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Liturgy of the Ordinary: Sacred Practices in Everyday Life

Tish Harrison Warren
Published by InterVarsity Press in 2016

A lot of people think very highly of this book. From the flyleaf: Michael Horten describes it as a “big gift” in a “small package.” “This book will brush the dust from your dingy days,” says Karen Swallow Prior. Warren has “beautifully ‘enfleshed’ the concepts and doctrines of our faith into quotidian moments,” offers Katelyn Beaty, and in the foreword Andy Crouch says Warren has done so “with the writer’s (and indeed the poet’s) gift of slowing down and paying attention.” James K. A. Smith suggests that this “little book has the slant of light” that illuminates the difference between drudgery and epiphany. “Tish gets it,” says Todd Hunter, and “if you let her be your guide, you too will get it: a life in God in your everyday life.”

When one actually gets around to reading a book bearing such lofty praise, it can easily disappoint. Not to worry; Liturgy of the Ordinary bears up under such praise, inspiring and provoking the reader to reflect on their own ordinary and perhaps peculiar daily practices as integral to their ongoing spiritual formation. This alone would be sufficient reason to take up and read the book. But there is also a larger and even more compelling reason to consider this work. As Micha Boyett writes, “In this moment in culture, when much feels complicated and shallow, Tish Harrison Warren offers a beautiful and life-giving narrative: a way toward the ordinary sacred” (flyleaf). Indeed, if ever there was a time when all of us, and especially the emerging generation of adults, are in need of a beautiful and life-giving narrative that helps us find our way toward the ordinary sacred, it is now.

Just over a decade ago now, Christian Smith and Melinda Lundquist Denton reported on the religious and spiritual lives of American teenagers in their highly acclaimed book, Soul Searching: The Religious and Spiritual Lives of American Teenagers (Oxford: Oxford University Press, 2005). “Most U.S. teens,” they noted, “have a difficult to impossible time explaining what they believe, what it means, and what the implications of their beliefs are for their lives” (Smith and Denton, 262).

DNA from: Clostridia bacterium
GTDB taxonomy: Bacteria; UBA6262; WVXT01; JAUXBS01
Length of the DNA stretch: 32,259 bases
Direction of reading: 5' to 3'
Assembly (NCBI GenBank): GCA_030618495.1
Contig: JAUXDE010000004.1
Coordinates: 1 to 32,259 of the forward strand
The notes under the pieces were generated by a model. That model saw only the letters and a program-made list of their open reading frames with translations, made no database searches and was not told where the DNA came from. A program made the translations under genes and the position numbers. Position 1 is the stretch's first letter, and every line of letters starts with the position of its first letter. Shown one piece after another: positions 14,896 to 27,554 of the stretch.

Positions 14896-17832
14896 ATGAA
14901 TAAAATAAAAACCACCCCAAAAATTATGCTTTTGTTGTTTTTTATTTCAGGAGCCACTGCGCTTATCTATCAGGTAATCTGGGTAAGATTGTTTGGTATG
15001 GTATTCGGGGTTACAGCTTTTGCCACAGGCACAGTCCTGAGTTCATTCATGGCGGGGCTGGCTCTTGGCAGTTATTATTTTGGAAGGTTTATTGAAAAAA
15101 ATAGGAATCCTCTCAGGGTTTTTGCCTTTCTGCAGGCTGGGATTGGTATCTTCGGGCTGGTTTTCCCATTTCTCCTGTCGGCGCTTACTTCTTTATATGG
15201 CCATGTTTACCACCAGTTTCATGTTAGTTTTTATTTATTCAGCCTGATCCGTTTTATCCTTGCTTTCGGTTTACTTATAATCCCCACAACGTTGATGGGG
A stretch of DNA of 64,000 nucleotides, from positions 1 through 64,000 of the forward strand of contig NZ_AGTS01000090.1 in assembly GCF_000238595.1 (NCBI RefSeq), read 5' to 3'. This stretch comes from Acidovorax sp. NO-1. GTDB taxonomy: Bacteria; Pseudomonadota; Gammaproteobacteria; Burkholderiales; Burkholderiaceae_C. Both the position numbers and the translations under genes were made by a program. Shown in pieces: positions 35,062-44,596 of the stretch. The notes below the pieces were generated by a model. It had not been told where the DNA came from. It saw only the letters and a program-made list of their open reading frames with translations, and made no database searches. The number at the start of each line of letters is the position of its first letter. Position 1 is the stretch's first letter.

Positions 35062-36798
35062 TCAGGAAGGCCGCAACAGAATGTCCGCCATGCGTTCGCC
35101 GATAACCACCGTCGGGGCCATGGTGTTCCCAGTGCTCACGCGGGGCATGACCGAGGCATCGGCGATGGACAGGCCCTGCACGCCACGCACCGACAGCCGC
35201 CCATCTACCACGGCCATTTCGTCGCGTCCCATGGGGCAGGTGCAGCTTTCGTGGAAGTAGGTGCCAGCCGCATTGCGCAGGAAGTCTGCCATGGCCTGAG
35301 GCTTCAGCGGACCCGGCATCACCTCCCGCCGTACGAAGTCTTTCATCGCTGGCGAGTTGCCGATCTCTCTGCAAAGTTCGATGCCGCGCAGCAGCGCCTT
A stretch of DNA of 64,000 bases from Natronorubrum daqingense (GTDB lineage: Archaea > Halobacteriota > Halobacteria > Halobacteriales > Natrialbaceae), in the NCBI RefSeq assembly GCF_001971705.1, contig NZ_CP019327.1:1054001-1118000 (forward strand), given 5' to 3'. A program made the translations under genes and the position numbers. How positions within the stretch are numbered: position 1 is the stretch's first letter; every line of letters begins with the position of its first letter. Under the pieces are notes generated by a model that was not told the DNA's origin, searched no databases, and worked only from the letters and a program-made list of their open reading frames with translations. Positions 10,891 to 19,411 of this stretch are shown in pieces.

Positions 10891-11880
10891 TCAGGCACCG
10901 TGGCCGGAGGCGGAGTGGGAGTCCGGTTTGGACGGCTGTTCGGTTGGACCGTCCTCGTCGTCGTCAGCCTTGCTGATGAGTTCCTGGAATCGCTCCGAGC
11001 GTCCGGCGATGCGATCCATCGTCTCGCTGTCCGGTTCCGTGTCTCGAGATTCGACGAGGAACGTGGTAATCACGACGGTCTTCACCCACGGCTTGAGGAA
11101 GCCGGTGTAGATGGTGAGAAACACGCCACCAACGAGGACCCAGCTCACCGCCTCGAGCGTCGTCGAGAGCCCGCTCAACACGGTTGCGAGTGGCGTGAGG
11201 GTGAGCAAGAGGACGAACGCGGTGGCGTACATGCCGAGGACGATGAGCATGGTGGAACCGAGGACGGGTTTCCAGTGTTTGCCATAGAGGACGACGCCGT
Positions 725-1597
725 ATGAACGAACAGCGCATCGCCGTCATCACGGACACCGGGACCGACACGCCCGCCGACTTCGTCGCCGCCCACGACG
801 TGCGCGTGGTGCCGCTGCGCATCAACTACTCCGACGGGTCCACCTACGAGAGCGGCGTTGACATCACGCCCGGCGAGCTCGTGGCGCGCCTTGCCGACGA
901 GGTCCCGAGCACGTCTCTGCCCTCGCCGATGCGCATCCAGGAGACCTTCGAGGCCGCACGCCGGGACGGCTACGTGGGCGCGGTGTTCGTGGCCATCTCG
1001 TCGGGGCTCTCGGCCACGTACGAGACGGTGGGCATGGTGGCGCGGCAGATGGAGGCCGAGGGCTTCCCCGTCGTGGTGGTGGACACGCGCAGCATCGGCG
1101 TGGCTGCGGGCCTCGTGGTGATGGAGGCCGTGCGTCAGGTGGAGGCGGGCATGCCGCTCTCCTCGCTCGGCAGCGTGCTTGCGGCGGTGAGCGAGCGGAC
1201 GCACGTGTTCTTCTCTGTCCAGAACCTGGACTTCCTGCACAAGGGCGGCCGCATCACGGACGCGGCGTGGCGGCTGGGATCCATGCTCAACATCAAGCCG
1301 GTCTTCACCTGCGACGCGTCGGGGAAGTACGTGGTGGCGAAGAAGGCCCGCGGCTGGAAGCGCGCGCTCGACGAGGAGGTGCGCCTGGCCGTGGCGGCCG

Those teenagers are now young adults. It is sobering to realize that they, their peers, and all the younger siblings that followed after them, were born and raised in the aftermath of a half-century carnival of social deconstruction and civic fragmentation. There are so many maddening and marvelous facets to this kaleidoscopic reality that for many the world seems to be both inspirationally invigorating and fearfully overwhelming all at once. How then should they/we live?

If one does not understand how one’s beliefs might shape the habits and commitments of daily living, how ought one to navigate and engage all the wonder and worry of the world? Or perhaps there is no “ought,” no real consequence to any of it? Indeed, does anything, in the end, really matter? Who cares if a politician says outrageous things? Who cares if a denomination tweaks its organizational design yet again? Given the speed and scope of change in this increasingly digitally-augmented world, does it really matter if one (or no) particular personal, political, professional, or religious relationship holds (let alone forever)? Is it even possible to imagine an architecture of daily life that offers enduring stability, ordinary beauty, and transcendent meaning in the midst of it all?

The typical architecture of North American Christian spiritual formation was ill-suited to this constantly morphing kaleidoscopic reality. Increasingly, teenagers simply could not explain what they believed or how it mattered. And so, not surprisingly, as the world kept getting reconfigured all around them, many emerging adults could not see a reason to maintain their childhood religious practices. The result has been a growing absence of youth in the church, and a steady rise in those who describe their religious identity as “none.”